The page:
The dangers and public precautions may seem surreal, since in recent decades the US has been unusually lucky, and been spared such a pandemic. However, for most of human history, infections have devasted human populations. The Black Plague killed 30-60% of the entire population of medieval Europe. In the 20th Century, smallpox killed about 400 million people worldwide. The 1918 H1N1 flu pandemic killed 50 million people worldwide, including 675,000 Americans. Modern medical research has yielded powerful antibiotics and other weapons. In the late 1960s, several leading physicians even declared that the era of infectious disease was over. The field lost prestige. Yet, AIDS, SARS, Ebola, treatment-resistant TB, and other diseases remain.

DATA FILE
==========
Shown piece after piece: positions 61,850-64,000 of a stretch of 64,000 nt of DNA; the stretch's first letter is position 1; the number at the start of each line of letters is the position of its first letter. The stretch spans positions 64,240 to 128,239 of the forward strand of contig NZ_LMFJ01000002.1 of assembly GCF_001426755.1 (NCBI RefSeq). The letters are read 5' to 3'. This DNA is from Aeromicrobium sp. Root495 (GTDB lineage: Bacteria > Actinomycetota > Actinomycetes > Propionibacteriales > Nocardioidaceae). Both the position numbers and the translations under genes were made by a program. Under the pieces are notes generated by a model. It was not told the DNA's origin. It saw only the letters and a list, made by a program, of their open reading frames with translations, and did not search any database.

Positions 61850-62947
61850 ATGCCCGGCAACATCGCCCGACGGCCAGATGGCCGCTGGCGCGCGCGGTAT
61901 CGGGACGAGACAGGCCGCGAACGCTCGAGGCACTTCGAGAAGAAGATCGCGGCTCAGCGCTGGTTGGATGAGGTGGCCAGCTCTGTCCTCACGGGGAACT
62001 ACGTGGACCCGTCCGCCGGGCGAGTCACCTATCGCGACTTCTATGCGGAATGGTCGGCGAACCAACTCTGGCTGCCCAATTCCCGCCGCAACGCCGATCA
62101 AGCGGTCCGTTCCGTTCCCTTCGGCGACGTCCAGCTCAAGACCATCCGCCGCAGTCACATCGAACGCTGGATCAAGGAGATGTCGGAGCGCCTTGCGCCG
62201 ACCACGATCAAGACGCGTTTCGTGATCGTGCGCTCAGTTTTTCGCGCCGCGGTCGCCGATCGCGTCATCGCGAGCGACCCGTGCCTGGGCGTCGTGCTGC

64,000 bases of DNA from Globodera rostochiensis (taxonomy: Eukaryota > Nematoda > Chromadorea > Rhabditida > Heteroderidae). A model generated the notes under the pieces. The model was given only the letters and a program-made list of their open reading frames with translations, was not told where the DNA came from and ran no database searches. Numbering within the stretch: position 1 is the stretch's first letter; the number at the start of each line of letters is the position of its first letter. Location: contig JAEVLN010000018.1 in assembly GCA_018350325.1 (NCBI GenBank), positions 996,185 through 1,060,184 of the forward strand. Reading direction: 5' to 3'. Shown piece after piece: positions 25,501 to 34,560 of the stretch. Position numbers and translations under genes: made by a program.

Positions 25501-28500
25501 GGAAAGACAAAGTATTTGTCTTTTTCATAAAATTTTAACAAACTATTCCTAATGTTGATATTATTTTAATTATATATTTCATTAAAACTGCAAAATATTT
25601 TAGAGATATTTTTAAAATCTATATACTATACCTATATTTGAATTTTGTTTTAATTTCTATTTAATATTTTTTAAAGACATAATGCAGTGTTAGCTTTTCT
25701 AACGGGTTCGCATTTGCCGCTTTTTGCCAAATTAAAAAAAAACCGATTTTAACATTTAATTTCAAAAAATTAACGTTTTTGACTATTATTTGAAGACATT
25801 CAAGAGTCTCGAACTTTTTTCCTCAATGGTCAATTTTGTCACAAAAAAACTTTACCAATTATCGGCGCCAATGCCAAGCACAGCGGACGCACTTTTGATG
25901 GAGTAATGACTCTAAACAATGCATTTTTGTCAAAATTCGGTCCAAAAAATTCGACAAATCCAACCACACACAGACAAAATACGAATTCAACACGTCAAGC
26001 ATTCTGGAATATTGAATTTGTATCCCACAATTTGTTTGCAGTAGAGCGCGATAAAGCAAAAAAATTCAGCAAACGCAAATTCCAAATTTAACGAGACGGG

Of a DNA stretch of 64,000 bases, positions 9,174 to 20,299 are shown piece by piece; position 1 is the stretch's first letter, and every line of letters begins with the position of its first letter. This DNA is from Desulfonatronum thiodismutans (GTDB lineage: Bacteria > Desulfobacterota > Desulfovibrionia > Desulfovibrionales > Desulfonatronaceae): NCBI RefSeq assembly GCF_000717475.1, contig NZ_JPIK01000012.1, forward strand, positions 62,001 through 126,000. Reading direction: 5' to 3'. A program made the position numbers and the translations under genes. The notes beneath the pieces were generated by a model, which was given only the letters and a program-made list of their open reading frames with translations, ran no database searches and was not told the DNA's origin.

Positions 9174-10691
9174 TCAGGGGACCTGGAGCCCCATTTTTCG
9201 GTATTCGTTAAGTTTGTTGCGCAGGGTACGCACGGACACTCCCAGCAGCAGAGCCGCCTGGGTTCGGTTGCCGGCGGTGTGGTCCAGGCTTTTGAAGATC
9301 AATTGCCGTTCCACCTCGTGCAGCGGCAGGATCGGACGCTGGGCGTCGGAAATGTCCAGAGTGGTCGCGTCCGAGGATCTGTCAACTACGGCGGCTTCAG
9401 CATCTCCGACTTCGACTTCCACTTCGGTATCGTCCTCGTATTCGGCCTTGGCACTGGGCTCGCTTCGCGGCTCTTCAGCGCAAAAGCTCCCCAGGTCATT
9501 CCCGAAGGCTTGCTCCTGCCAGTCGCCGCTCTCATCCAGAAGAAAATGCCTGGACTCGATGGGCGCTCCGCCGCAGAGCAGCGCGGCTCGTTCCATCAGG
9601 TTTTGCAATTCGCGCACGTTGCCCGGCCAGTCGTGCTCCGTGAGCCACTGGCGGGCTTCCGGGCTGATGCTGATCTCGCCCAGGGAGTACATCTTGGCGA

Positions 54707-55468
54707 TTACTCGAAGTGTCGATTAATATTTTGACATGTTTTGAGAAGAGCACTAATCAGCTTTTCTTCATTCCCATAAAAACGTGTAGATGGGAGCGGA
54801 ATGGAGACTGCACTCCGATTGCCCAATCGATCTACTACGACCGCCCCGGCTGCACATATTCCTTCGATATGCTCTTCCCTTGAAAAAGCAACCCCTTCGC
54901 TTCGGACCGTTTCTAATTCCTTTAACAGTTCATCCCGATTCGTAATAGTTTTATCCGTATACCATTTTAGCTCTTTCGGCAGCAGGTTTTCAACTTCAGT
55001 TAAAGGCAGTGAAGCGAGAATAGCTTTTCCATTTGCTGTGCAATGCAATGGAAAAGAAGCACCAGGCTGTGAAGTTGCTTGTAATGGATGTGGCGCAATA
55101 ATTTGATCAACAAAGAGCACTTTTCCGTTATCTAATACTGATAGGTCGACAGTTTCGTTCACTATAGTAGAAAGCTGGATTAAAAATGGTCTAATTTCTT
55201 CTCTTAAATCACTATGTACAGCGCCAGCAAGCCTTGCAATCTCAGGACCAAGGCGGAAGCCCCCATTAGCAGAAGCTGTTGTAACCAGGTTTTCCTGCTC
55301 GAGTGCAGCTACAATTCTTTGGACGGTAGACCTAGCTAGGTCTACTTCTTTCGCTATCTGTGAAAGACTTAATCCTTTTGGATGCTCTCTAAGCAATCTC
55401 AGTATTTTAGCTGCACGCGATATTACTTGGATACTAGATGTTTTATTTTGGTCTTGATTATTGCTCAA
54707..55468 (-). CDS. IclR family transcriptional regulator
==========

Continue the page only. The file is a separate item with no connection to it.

Alas, many key facts of COVID-19 remain unknown: how infectious are people who harbor the virus but lack symptoms. The viral test used by the Chinese has a 30-60% false-negative rate — about half the people who actually have the microbe will test negative. The CDC has not released data on its’ test’s accuracy.
Such uncertainty makes us anxious. When humans face danger, our autonomic nervous systems kick in. Our heart pounds. We feel agitated, on-edge, and can’t concentrate on other tasks. In response, we look for information and control — or try to deny the threat.